GMAT 650 Level Data Sufficieny Question 31

Number Properties | Prime Numbers & Integers

The given question is a GMAT Hard Math data sufficiency question testing concepts in Number Properties. Concepts covered: Prime Numbers and Integers

This data sufficiency problem consists of a question and two statements, labeled (1) and (2), in which certain data are given. You have to decide whether the data given in the statements are sufficient for answering the question. Using the data given in the statements, plus your knowledge of mathematics and everyday facts (such as the number of days in a leap year or the meaning of the word counterclockwise), you must indicate whether -

  1. Statement (1) ALONE is sufficient, but statement (2) alone is not sufficient to answer the question asked.
  2. Statement (2) ALONE is sufficient, but statement (1) alone is not sufficient to answer the question asked.
  3. BOTH statements (1) and (2) TOGETHER are sufficient to answer the question asked, but NEITHER statement ALONE is sufficient to answer the question asked.
  4. EACH statement ALONE is sufficient to answer the question asked.
  5. Statements (1) and (2) TOGETHER are NOT sufficient to answer the question asked, and additional data specific to the problem are needed.
Numbers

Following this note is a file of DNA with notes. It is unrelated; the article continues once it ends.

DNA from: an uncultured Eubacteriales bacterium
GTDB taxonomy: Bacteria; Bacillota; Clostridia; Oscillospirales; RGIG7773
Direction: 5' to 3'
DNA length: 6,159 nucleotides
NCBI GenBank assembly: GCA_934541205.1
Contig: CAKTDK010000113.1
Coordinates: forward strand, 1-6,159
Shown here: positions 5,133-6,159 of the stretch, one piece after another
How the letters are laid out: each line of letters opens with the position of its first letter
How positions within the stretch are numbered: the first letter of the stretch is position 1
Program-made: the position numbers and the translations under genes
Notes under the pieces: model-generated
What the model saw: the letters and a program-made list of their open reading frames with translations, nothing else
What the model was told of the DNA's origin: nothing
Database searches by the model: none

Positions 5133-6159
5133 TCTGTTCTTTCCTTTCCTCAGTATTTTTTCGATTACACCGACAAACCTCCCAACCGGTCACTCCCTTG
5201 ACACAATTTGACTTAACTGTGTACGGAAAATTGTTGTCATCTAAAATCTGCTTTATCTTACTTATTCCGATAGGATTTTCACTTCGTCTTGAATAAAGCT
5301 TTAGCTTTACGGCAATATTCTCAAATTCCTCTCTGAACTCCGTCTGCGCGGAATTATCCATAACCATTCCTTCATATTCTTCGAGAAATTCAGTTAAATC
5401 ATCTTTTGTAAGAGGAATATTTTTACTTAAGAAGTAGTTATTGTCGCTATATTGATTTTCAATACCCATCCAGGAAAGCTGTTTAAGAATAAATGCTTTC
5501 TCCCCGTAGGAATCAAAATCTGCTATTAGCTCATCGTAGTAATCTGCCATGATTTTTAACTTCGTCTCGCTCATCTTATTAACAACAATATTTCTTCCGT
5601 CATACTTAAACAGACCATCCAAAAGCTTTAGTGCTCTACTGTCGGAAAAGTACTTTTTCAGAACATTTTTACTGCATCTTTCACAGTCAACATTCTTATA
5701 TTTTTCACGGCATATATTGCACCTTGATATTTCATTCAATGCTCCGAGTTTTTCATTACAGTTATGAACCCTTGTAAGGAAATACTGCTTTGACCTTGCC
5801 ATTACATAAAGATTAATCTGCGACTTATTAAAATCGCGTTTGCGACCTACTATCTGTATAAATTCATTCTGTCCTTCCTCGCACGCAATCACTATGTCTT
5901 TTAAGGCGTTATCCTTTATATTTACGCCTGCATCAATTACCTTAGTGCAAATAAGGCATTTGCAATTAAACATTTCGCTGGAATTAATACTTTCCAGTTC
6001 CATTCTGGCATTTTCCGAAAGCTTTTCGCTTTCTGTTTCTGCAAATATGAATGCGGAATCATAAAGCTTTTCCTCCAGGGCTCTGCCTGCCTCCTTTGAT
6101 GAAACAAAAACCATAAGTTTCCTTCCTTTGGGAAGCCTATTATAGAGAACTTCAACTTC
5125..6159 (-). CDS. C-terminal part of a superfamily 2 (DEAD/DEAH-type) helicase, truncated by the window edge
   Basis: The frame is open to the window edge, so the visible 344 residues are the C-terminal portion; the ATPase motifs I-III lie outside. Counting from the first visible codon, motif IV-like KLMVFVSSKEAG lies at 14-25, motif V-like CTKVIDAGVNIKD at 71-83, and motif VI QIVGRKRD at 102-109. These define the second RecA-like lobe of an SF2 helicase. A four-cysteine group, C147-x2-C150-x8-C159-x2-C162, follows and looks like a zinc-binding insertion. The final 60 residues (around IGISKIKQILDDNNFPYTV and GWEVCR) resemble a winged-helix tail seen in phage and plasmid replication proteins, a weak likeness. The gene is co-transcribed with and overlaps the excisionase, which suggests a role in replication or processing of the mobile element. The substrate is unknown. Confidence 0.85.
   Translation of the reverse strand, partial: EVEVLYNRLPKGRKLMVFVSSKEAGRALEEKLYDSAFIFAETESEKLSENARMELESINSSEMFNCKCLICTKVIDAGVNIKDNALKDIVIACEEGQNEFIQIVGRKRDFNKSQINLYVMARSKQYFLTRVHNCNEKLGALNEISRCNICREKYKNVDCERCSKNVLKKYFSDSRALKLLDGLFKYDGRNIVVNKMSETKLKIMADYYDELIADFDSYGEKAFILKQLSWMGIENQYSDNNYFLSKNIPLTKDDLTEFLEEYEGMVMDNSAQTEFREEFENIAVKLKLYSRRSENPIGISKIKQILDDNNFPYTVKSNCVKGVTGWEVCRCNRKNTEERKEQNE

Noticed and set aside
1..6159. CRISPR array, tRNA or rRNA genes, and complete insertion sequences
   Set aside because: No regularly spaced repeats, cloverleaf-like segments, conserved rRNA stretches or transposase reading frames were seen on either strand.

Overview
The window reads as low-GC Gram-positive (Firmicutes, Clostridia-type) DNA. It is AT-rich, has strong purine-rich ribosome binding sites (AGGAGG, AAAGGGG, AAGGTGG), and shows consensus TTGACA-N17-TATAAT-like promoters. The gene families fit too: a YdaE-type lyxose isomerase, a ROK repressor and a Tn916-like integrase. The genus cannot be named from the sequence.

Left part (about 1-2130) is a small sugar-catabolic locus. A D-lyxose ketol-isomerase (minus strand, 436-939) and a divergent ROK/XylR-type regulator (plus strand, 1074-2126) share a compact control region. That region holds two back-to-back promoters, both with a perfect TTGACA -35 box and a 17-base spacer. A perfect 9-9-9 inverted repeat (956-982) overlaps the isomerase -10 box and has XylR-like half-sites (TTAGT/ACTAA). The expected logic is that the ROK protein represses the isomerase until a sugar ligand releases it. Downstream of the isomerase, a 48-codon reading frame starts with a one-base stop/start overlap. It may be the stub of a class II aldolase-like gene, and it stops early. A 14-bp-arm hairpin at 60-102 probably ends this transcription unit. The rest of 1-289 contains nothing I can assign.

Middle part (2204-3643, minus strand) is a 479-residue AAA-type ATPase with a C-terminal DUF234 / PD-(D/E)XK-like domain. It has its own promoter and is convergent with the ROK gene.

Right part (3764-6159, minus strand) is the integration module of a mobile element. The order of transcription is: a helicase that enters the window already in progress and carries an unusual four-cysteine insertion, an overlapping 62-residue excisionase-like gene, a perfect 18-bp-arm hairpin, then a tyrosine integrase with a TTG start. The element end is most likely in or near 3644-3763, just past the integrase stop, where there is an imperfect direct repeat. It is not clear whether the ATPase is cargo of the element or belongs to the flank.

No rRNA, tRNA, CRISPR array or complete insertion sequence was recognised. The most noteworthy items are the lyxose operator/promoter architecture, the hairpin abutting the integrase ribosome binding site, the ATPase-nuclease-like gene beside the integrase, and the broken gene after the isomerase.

All numbers used are real numbers.

Figures

A figure accompanying a data sufficiency question will conform to the information given in the question but will not necessarily conform to the additional information given in statements (1) and (2)

Lines shown as straight can be assumed to be straight and lines that appear jagged can also be assumed to be straight

You may assume that the positions of points, angles, regions, etc. exist in the order shown and that angle measures are greater than zero.

All figures lie in a plane unless otherwise indicated.

Note

In data sufficiency problems that ask for the value of a quantity, the data given in the statement are sufficient only when it is possible to determine exactly one numerical value for the quantity.

Question 31: If a and b are positive integers, is (a + b) prime?

Statement 1: 13a = 43b
Statement 2: 8a = 15b


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Explanatory Answer | GMAT Number Properties Data Sufficiency Q31

Step 1: Evaluate Statement 1 ALONE

Statement 1: 13a = 43b
\\frac{a}{b}) = \\frac{43}{13})
a : b :: 43 : 13
So, a = 43x and b = 13x
a + b = 43x + 13x = 56x
56 is not prime. Therefore, 56x cannot be prime.

We are able to answer the question with a DEFNITE NO.
Hence, statement 1 alone is sufficient.
Eliminate answer option B, C, and E.


Step 3: Evaluate Statement 2 ALONE

Statement 2: 8a = 15b
\\frac{a}{b}) = \\frac{15}{8})
a : b :: 15 : 8
So, a = 15x and b = 8x
a + b = 15x + 8x = 23x
23 is prime.
If x is 1, a + b will be prime. For other values of x, a + b will not be prime.

We are not able to answer the question with a DEFNITE Yes or No.
Hence, statement 2 alone is not sufficient.
Eliminate answer option D.

Statement 1 alone is sufficient. Statement 2 is NOT sufficient.

Choice A is the correct answer.

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